This one is an example of a case where, while I don't like the end product too much, there are aspects of it that I like because of what I learned from it. While the lighting is a little bit wonky in areas here, I really like what I was able to do with color movement here.
This is the point where I started shifting my focus towards sketching outside. Most of my sketches beforehand were done with ball-point pen. The main advantage of that was that it allowed me to work more "lightly" so I would have more wiggle-room for error. I had one rule for myself with this sketchbook: no pencils. I really wanted to nail down confidence and precision, thus the luxury of an eraser had to be given up. The lighter ball-point pens were a good beginner's way to sort of wean me off of erasers while allowing room for error, but you will notice a change in that as the sketchbook progresses.
Remind me to never use gel pens for drawing ever again. Also, this is my friend Charles. He is not actually a rocket scientist but an aerospace major at USC. During our coffee meeting at the new Suju's in Fremont, he taught me the basics of laminar/turbulent flow, and I now know why golf balls have little holes in them. I think I now understand the dynamic between John Clapp and Alejandro Garcia. It's really cool to have a friend who closely studies the physics of things.
Model tortoise drawing. Was a lot of fun to do.
Happy Hollows! Also, to quote an adorable kid there, "THAT IS NOT A KITTY!" Shows that this kid is more mature than I am, haha. One of the joys of drawing in public areas like zoos and museums is the kids and/or their parents occasionally giving you their attention. I used to be someone who hated being around little children, but I think the sketchbook has changed that part of me.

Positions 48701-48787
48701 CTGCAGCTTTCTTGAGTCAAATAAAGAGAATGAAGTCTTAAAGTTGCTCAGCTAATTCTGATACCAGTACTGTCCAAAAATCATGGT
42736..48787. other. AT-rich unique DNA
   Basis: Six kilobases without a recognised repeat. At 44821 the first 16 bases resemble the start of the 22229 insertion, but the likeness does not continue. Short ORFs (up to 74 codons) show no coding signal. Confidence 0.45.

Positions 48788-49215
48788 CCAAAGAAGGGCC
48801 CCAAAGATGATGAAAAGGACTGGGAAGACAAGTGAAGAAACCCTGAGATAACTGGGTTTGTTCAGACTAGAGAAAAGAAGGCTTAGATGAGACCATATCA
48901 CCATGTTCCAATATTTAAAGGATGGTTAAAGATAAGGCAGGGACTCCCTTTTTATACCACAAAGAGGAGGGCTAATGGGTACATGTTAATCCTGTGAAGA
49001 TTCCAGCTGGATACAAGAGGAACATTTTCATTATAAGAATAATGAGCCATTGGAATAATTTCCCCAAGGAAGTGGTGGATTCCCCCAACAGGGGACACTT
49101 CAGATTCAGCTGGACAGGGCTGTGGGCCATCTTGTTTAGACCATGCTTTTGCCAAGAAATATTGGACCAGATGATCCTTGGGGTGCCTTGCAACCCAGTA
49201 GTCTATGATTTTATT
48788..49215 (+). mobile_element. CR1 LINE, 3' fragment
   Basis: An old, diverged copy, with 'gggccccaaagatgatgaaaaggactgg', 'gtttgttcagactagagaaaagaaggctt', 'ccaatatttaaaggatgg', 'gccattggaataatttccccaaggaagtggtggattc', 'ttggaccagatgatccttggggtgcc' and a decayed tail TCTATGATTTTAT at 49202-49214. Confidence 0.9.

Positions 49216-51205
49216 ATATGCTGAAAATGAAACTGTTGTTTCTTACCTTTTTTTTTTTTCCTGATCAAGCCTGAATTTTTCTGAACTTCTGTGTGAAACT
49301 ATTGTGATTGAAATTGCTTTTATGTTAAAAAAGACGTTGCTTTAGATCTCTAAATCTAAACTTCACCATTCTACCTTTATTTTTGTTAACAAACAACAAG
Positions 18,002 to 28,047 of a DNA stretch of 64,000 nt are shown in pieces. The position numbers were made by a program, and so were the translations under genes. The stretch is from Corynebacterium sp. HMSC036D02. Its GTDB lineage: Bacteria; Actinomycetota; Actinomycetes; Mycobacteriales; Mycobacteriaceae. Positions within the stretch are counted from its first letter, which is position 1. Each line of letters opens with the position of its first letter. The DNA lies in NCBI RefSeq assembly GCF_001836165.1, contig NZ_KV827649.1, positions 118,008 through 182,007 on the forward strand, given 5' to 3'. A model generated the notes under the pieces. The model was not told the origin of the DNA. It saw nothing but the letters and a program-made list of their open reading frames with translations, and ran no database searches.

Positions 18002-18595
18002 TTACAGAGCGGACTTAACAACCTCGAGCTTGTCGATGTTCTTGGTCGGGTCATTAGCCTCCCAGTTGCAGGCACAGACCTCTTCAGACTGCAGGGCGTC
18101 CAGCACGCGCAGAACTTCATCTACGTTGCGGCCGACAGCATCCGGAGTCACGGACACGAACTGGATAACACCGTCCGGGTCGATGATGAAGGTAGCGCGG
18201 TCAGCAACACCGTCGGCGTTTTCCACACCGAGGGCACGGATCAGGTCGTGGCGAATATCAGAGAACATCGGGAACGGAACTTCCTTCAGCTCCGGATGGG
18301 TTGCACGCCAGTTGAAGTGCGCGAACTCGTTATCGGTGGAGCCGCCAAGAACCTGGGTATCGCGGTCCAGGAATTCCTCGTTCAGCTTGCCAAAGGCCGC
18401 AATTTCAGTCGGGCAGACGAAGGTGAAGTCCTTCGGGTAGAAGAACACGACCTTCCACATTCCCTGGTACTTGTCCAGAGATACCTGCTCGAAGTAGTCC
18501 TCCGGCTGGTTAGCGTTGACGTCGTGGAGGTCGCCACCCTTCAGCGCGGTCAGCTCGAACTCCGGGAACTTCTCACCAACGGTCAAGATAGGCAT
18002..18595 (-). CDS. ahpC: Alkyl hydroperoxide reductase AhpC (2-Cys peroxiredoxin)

Meercats. Hence the title.
That was my favorite tree in the whole zoo.
Secret agent capybara!
While I was doing the drawing on the top left, an elderly lady said words that could never be more true: "The good ones always get off before you finish." She subsequently suggested I try painting with cold coffee as I would with watercolor. I've found that public transportation is one of my favorite places to draw people, especially on the seats right after the ones reserved for the elderly, physically handicapped, or pregnant women. The front of the bus is always a good source of finding people with such interesting faces, ones with personality that have come through age or experience. It definitely beats drawing young people all the time.
These two pages also mark the beginning of my snow trip to Mammoth Lakes, which was definitely the most fun I've had in a very, very long time. During this time, my drawings began taking more of a fun approach. I found myself drawing to my own moods, and since I was having fun, I think my drawings became more playful as a result.
Rachel's favorite drink, a crazy game of Taboo, a DVD player that was in a terrible angle to receive the signal from the remote, and yes that post-it note on Brandon's head says "John Clapp." We were playing a game of "guess the word on your forehead," and Brittany wrote that as a response to Brandon saying he "didn't know any people." We thought it was pretty appropriate for him, haha.